November 20, 2017
Experts Corner

Bipartisan budget deal leads to tax changes for businesses, individuals

Paul Graney

On Oct. 31, Gov. Dannel P. Malloy signed a "trick-or-treat" bipartisan budget agreement that provided for a number of new tax changes. He also vetoed a hospital provider tax, but offered new language to revise it.

On the "treat" side are a few changes that will benefit Connecticut taxpayers in the years ahead. First, for tax years beginning Jan. 1, 2018, a 100-percent tax exemption will apply to social-security benefits to all taxpayers with income under a certain threshold.

The prior rules gave the exemption to single filers if their income was under $50,000; the new income limit is under $75,000. For married couples filing joint returns or head of household filers, the old limit was income under $60,000; it is now increased to income under $100,000.

Next, beginning in 2019 and going through 2025, the tax on pension and annuity income will also phaseout based on income limitations. The limitations are $75,000 for single filers, married filing separate, and head of household; then $100,000 for married couples filing jointly. For tax years beginning Jan. 1, 2019, 14 percent of pension and annuity income is deductible. For 2020, 28 percent is deductible, followed by 42 percent for 2021; 56 percent for 2022; 70 percent for 2023; 84 percent for 2024; and 100 percent for 2025 and beyond.

One other benefit is a personal income tax deduction for costs associated with organ donations. The deductible costs are limited to $10,000 and apply to items such as lost wages, medical, travel and housing expenses.

Other taxpayer benefits include a refundable credit for college graduates who remain employed in the state.

Starting Jan. 1, 2019, graduates who receive bachelor's, master's, or doctoral degrees in the science, technology, engineering, or math fields (STEM) can claim a $500 credit if they live and work in (or move to) Connecticut. The credit can be claimed for each of the first five years after graduation, provided the individual lives in Connecticut.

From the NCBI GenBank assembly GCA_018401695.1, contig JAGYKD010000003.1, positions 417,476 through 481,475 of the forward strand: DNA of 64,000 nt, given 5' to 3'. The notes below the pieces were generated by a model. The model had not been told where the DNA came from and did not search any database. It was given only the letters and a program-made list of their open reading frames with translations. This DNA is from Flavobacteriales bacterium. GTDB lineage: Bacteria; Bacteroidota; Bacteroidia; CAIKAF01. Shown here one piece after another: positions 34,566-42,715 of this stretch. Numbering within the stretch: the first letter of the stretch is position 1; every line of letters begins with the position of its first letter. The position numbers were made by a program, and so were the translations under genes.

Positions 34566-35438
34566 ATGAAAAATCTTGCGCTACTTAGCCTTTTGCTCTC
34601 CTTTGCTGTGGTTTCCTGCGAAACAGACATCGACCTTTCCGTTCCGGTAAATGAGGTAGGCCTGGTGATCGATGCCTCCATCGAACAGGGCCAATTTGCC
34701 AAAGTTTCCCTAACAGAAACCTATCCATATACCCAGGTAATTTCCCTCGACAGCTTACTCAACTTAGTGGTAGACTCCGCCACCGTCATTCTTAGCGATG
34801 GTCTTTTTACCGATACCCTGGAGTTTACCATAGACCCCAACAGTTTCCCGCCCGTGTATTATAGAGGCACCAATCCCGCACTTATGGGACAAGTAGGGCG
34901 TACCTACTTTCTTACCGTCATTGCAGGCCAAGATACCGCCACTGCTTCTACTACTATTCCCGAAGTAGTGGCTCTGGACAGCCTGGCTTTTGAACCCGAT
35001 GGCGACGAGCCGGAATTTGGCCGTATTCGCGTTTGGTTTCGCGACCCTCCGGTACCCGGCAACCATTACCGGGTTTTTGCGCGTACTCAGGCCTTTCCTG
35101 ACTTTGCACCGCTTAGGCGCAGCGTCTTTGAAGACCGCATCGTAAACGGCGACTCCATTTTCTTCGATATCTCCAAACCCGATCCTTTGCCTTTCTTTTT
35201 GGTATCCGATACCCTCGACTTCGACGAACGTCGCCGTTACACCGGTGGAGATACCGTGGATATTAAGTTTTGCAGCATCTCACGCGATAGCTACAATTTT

On the "trick" side, new tax increases were enacted against a number of business operations that will be passed on to consumers. First, there is a 45-cent per pack increase in the cigarette tax and two new taxes on fantasy sports contests and ride-sharing companies.

Effective July 1, 2019, fantasy sports contests will now have a 10.5 percent gross receipts tax on the entry fees collected by the operator from all players.

Effective Jan. 1, 2018, ride-sharing companies like Uber and Lyft must pay a 25 cent fee on each ride that originates in Connecticut.

Finally, there has been an exemption from the admission tax at the following locations: XL Center, Webster Bank Arena, Dunkin' Donuts Park and New Britain Stadium. Beginning Dec. 1, 2017, that exemption will be eliminated and admissions at each of those venues will now be subject to the tax.

Meantime, in an attempt to collect more tax revenue and entice people with outstanding tax returns to file and pay their taxes, the commissioner of the Department of Revenue Services (DRS) is now empowered to implement a "Fresh Start," or delinquent taxpayer's amnesty program.

If enacted, this program would apply to all taxes except motor carrier road taxes. It would cover any return that was due prior to Dec. 31, 2016, and provide for a waiver of all penalties plus 50 percent of all interest due on those missing returns. It would also apply to taxpayers that did file returns but did not report the full amount of tax that was due.

The taxpayer will have to come forward voluntarily prior to contact by the DRS and not be currently protesting or litigating the issue for which the fresh start is requested.

In relation to estate and gift taxes, the budget increases the tax-free threshold over a three-year period. For 2018, no tax will be imposed on estates or gifts of $2.6 million or less.

For 2019, the exemption increases to $3.6 million, and for 2020 and thereafter, the exemption is tied to the federal basic exclusion amount, currently at $5 million. If that amount changes in the new federal tax bill, then the basic exclusion amount will apply to all Connecticut estates and gifts beginning in 2020.

Finally, beginning Jan. 1, 2019, the maximum estate and gift tax imposed by Connecticut is lowered from $20 million to $15 million.

Paul Graney is the state and local tax leader at Marcum LLP, a national accounting and advisory firm, with an office in Hartford.

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